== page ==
A mother-daughter story of reinvention--about an African American woman who unexpectedly inherits a sugarcane farm in Louisiana
Why exactly Charley Bordelon's late father left her eight hundred sprawling acres of sugarcane land in rural Louisiana is as mysterious as it was generous. Recognizing this as a chance to start over, Charley and her eleven-year-old daughter, Micah, say good-bye to Los Angeles.
They arrive just in time for growing season but no amount of planning can prepare Charley for a Louisiana that's mired in the past: as her judgmental but big-hearted grandmother tells her, cane farming is always going to be a white man's business. As the sweltering summer unfolds, Charley must balance the overwhelming challenges of her farm with the demands of a homesick daughter, a bitter and troubled brother, and the startling desires of her own heart.
Penguin has a rich tradition of publishing strong Southern debut fiction--from Sue Monk Kidd to Kathryn Stockett to Beth Hoffman. In "Queen Sugar," we now have a debut from the African American point of view. Stirring in its storytelling of one woman against the odds and initimate in its exploration of the complexities of contemporary southern life, "Queen Sugar" is an unforgettable tale of endurance and hope.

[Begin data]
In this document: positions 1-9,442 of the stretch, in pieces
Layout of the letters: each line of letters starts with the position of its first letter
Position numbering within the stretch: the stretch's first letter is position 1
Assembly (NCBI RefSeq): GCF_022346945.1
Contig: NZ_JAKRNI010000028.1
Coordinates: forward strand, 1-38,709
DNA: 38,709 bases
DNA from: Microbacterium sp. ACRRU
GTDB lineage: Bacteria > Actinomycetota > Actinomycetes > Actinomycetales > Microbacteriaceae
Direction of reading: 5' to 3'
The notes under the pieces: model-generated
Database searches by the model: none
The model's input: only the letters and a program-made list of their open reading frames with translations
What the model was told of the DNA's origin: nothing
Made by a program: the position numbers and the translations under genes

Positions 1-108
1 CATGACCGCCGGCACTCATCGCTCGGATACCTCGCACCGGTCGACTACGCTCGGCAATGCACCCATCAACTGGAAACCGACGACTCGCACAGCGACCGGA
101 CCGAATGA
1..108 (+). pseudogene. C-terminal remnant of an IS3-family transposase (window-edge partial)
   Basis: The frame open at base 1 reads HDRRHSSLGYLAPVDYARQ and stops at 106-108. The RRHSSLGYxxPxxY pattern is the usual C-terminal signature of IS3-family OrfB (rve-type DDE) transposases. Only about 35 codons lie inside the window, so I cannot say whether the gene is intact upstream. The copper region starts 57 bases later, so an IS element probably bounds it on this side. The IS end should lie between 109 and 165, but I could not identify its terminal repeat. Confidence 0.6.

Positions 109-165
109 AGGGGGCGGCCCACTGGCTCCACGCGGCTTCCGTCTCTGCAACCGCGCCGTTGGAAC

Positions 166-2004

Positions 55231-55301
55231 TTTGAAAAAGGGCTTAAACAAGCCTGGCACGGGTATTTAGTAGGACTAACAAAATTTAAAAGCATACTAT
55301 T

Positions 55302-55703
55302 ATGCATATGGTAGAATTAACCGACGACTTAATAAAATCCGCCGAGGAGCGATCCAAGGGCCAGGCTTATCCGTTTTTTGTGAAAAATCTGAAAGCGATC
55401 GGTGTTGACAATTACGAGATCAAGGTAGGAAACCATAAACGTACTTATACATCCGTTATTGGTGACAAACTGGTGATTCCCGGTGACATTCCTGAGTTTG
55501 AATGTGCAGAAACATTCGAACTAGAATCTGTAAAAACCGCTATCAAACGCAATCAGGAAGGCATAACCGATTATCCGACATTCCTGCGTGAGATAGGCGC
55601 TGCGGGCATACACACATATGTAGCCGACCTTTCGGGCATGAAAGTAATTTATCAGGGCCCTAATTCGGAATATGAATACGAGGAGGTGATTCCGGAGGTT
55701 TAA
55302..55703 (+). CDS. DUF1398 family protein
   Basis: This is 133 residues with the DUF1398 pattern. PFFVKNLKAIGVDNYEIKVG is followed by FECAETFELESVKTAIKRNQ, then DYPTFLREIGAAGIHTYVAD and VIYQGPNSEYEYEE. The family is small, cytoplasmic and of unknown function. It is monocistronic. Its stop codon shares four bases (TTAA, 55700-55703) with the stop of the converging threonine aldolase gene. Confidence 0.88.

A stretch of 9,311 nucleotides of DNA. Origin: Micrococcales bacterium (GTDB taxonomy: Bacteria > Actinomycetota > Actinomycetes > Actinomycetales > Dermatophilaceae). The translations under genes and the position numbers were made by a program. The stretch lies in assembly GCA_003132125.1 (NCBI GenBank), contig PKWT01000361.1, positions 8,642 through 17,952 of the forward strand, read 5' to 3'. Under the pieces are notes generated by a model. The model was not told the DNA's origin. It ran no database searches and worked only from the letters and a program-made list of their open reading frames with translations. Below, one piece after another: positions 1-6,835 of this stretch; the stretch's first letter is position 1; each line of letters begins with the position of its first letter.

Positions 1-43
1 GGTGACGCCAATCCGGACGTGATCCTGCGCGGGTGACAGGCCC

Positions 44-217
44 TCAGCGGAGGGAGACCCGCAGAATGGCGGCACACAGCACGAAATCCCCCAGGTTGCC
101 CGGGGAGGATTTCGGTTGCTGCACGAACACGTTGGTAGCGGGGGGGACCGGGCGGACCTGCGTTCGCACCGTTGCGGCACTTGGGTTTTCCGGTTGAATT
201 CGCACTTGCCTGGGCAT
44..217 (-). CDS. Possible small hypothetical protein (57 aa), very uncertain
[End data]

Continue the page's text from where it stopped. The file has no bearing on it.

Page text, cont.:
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Queen SugarUser Review - Laurie Cavanaugh - Book Verdict
In this tightly written first novel, an urbanite from Los Angeles, Charley Bordelon, moves with her 11-year-old daughter to her father's old hometown in rural Louisiana to farm sugar cane on 800 acres ... Read full review
Queen SugarUser Review - Molly McArdle - Book Verdict
A mother and daughter leave Los Angeles behind to take up the 800 acres of Louisiana sugarcane left to them by the former's late father. This debut novel that has been compared to Sue Monk Kidd's The ... Read full review